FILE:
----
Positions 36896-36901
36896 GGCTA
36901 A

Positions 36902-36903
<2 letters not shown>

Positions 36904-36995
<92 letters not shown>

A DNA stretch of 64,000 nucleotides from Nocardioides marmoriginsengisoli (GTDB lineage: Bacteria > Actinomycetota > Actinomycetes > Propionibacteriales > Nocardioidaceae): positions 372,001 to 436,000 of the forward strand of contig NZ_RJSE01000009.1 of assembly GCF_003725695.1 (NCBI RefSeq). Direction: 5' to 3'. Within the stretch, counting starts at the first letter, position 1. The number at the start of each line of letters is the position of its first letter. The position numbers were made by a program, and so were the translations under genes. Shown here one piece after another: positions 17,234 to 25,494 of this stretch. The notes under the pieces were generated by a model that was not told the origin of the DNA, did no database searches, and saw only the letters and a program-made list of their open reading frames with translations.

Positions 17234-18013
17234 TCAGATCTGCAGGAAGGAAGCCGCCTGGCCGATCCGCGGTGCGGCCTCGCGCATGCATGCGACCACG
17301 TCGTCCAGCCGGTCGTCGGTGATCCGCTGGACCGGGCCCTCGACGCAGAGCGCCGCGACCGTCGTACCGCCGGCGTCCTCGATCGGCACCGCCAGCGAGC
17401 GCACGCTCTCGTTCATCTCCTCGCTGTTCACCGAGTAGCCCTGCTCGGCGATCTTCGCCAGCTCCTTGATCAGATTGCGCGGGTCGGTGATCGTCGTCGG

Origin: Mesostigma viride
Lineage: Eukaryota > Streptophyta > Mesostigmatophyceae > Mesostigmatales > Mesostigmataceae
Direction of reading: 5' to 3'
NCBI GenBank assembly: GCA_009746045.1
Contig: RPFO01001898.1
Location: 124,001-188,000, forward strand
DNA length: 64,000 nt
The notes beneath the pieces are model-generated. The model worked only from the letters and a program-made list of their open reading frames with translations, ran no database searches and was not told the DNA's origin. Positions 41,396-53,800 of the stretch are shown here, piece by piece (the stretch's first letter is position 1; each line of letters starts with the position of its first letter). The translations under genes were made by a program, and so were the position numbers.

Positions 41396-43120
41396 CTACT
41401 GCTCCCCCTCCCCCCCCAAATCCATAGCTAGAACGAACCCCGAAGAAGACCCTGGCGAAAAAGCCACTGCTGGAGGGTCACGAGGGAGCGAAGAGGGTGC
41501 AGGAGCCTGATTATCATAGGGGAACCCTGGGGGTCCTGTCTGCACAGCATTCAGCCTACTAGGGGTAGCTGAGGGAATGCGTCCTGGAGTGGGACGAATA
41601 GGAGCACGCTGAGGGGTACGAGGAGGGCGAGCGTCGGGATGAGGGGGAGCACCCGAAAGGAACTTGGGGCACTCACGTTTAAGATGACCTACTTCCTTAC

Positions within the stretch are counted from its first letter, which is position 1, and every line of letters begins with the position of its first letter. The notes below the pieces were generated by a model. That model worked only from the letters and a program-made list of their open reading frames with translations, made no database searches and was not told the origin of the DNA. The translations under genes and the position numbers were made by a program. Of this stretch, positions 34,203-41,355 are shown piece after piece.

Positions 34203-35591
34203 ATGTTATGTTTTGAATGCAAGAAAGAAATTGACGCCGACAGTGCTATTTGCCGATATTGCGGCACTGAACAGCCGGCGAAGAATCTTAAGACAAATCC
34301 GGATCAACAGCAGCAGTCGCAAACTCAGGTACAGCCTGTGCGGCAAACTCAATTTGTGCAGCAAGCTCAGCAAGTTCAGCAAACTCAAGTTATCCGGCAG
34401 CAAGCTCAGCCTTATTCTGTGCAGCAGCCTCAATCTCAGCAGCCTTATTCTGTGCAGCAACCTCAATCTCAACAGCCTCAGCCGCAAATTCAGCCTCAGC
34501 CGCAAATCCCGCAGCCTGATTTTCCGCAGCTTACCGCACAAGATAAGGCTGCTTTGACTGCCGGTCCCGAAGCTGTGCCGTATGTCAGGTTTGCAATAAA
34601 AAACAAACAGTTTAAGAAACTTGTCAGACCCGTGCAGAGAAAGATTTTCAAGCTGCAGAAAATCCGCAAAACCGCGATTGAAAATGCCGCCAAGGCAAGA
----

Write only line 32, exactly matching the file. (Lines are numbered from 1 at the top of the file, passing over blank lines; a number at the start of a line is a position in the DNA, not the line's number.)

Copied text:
34601 AAACAAACAGTTTAAGAAACTTGTCAGACCCGTGCAGAGAAAGATTTTCAAGCTGCAGAAAATCCGCAAAACCGCGATTGAAAATGCCGCCAAGGCAAGA